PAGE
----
The news reports that over 1,000 kids have been abused by approximately 300 priests over the past 7 decades in one state, and these are just the cases that have been documented and covered up. These priests are the same one who preached against being gay, being trans, being anything other than what their church expected.
This represents Jesus how?
In The Christ of the Indian Road by E. Stanley Jones, Stanley Jones asked Mahatma Gandhi how to naturalize Christianity into India. Gandhi replied in part: I would suggest first of all that all of you Christians, missionaries and all begin to live more like Jesus Christ.
Bara Dada, brother of Rabindranath Tagore, wrote in the mid-1920s: “Jesus is ideal and wonderful, but you Christians, you are not like him.”
If these two great men’s words were applicable in their lifetimes, are they not even more so applicable to us today?
What does it mean to be a Christian? The word “Christian” literally means belonging to Christ, or “one who adheres to Christ’s teachings,” or, more simply “little Christ.”
I have to wonder, do we take Christ seriously?
Those of us who proclaim, proudly, to be Christians need to spend a whole lot of time examining ourselves, our faith, and our personal beliefs and compare them to what Christ has taught us. In Matthew 11:28-29 (KJV) Jesus said: 28 Come unto me, all ye that labour and are heavy laden, and I will give you rest. 29 Take my yoke upon you, and learn of me; for I am meek and lowly in heart: and ye shall find rest unto your souls.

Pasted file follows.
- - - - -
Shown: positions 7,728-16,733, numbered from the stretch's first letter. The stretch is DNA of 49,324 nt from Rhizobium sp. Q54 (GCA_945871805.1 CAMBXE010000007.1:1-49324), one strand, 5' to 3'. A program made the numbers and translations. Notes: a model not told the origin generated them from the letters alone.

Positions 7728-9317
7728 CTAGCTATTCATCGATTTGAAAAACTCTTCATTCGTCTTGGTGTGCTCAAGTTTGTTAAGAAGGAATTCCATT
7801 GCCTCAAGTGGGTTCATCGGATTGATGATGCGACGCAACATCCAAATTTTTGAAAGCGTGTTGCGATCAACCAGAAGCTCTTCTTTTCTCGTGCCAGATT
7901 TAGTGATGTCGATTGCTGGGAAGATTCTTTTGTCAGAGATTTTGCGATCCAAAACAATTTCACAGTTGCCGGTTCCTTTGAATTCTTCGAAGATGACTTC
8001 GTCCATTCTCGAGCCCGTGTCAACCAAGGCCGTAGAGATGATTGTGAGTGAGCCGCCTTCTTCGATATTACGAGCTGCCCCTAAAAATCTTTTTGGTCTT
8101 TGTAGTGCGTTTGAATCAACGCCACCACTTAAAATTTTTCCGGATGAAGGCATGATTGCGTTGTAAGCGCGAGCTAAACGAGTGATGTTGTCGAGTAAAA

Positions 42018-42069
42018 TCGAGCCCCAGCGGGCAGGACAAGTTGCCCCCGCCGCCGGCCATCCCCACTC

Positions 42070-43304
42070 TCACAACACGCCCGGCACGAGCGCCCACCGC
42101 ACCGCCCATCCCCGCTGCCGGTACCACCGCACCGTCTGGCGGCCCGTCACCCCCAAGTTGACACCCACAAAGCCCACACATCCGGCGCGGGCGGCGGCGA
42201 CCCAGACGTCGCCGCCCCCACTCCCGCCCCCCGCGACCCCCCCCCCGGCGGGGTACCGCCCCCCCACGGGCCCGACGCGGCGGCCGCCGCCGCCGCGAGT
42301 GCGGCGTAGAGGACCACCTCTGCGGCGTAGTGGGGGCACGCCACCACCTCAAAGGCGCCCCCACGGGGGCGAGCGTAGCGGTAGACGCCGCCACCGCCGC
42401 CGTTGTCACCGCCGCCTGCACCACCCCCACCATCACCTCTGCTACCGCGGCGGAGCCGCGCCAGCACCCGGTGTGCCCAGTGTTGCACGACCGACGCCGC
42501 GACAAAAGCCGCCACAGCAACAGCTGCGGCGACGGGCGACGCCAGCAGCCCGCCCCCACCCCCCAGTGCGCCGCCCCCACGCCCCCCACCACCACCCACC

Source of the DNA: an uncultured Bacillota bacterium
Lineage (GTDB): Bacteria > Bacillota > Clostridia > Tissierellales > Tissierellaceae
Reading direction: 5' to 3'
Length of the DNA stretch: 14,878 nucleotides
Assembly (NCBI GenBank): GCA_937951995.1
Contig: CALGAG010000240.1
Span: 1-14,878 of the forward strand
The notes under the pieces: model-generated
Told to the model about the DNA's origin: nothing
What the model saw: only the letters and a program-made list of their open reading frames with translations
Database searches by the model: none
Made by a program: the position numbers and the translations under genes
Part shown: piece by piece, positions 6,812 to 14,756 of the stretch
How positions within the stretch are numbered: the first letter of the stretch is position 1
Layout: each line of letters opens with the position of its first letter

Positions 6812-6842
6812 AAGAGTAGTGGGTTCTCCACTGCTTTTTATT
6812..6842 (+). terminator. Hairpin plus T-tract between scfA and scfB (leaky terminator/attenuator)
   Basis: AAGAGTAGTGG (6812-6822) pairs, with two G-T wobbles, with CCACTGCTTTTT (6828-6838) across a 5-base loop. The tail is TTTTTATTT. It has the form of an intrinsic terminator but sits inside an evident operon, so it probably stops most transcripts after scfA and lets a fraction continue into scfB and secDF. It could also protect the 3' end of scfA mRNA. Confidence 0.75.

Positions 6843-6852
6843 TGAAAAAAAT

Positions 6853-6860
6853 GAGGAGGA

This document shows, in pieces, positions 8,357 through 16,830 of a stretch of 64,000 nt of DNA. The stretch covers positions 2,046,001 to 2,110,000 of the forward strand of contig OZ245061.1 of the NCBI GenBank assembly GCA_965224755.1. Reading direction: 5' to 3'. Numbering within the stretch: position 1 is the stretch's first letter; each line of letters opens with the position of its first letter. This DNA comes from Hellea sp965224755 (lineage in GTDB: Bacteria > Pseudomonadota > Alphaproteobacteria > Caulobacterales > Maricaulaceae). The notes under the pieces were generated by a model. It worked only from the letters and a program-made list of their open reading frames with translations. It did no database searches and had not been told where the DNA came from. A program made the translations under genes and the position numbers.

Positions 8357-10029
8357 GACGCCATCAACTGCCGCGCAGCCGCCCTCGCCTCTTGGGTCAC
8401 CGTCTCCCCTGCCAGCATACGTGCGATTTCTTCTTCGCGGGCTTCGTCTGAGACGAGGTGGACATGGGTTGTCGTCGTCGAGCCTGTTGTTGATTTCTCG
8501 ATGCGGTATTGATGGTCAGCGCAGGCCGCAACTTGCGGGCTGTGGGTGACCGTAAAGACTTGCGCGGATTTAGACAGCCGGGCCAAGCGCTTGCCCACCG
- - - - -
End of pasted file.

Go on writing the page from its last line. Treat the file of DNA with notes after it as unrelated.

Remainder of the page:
Notice he said, “ALL ye…” He didn’t qualify that one had to be anyone other than who they are. When Jesus fed the 5,000, he didn’t qualify that the hungry folk had to be anyone other than who they were in order to be fed. In what is probably the most quoted Bible verse in the world, John 3:16, St. John wrote, “For God so loved the world that he gave his only begotten Son that WHOEVER believes in him should not perish, but have every lasting life.” WHOEVER. Period. EVERY and ANY one.
In the Gospel reading appointed for today, (John 6:51-58) Jesus said, “”I am the living bread that came down from heaven; whoever eats this bread will live forever; and the bread that I will give is my flesh for the life of the world.” Again, no qualifiers. No “you must be so and so and if you conform to whatever.” He said WHOEVER…
And ya know what? The religious leaders of the day were not impressed and didn’t like that at ALL. They had rules to follow. They had a narrow idea of what was right and wrong, acceptable or unacceptable, clean or unclean. Much like many of the “Christian leaders” of today. And Jesus practiced radical hospitality. He came for EVERYONE. He loves EVERYONE. He accepts EVERYONE.